Mr. Kristian Birkeland (1867 – 1917) was a Norwegian scientist. At an early age he showed interest and acumen for physics. Birkeland had an inquisitive and innovative mind. He was very interested in magnetism. His knowledge was used for industrial development and it also led to a theory on why the Northern Lights are formed.
Birkeland was a pioneer in studying the magnetic field of the earth and the aurora borealis. The work earned him a professorship at The Royal Frederick University (University of Oslo). Birkeland was the driving force behind the research on the Northern Lights. International research was conducted at Haldde in Alta, Spitsbergen, Iceland, and Novaya Zemlya. Some also regard him as the first space scientist. His theories about the Northern Lights were proven by NASA in 1967.
In the aftermath of the yuppie 1980s, the Bank of Norway started to print a new note in Norway in 1994. It was decided to feature Mr. Birkeland and his Northern Lights work on this note. It was the NOK 200 note. For travelers it offers a short cartoon on the most important elements of the original Aurora research.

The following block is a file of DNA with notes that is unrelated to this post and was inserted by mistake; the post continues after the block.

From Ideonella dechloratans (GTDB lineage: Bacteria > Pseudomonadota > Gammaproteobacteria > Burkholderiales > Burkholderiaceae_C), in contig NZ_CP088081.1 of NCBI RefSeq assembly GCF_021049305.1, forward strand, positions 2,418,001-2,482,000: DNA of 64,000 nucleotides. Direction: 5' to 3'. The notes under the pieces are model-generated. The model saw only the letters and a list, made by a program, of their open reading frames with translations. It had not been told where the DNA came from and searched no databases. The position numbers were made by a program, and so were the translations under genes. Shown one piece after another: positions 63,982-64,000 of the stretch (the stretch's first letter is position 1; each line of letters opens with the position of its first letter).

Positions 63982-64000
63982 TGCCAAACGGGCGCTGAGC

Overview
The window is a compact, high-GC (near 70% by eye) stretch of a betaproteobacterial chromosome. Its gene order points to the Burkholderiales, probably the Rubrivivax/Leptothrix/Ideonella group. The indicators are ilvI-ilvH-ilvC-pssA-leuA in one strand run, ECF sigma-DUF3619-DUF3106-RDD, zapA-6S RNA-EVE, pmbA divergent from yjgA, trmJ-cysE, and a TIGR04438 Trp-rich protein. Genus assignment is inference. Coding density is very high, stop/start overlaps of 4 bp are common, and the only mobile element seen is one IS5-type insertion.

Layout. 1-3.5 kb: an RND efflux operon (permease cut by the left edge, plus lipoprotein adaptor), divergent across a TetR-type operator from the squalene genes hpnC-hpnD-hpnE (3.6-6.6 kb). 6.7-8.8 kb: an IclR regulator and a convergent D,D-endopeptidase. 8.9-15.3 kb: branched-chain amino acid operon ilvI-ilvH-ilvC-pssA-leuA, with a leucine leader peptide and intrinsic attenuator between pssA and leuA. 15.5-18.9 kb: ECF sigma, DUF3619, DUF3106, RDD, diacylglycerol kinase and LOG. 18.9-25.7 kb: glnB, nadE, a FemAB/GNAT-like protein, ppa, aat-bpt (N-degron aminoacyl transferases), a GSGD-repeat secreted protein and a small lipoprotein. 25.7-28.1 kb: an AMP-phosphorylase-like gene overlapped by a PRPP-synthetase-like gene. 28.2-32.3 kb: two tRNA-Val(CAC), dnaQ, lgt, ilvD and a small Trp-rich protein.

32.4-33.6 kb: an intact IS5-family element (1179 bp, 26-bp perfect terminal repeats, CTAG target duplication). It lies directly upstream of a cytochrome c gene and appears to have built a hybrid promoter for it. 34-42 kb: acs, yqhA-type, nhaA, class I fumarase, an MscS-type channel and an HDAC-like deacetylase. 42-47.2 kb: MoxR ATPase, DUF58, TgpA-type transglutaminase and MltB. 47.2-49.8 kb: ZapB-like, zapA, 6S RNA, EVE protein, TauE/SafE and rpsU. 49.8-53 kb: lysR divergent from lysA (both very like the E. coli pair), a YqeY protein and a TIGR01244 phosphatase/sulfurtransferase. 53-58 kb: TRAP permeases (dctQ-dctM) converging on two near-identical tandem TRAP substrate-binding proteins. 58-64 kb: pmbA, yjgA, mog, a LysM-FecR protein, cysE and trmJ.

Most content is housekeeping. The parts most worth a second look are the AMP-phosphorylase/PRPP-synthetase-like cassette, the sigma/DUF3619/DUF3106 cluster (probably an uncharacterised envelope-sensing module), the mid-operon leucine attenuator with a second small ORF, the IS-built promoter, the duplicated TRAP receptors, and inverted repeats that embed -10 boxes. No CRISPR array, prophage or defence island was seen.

Featured on the front of the note is Mr. Birkeland. The Northern Lights rising upwards toward the North Star are in the background. The Little Bear (Ursa Minor) and the Big Dipper are also included.
Birkeland’s terrella experiment, which consisted of a small, magnetized sphere representing the Earth suspended in an evacuated box, is shown on the left. This is where he produced artificial Northern Lights. The snow crystal symbolizes winter, when the northern lights are most visible, and includes a number of security features.
The reverse of the note is based on the Northern Lights visible during the day. Whereas the northern lights on the European main land above the Arctic Circle and northern Canada are visible during the night, they are visible over Svalbard, the archipelago north in the Arctic Ocean, during the day.
The illustrations in the lower right hand corner of the note depict Birkeland’s thoughts in 1908 about the orientation of electric currents in connection with the Northern Lights. Currents near the auroral arcs flow parallel to the ground, while those that are higher up flow along the earth’s magnetic field lines. These are the Birkeland Currents.
The illustrations are made by Sverre Morken and Arild Yttri
We decided to use a couple of Northern Lights notes on our favorite dinner in the Arctic.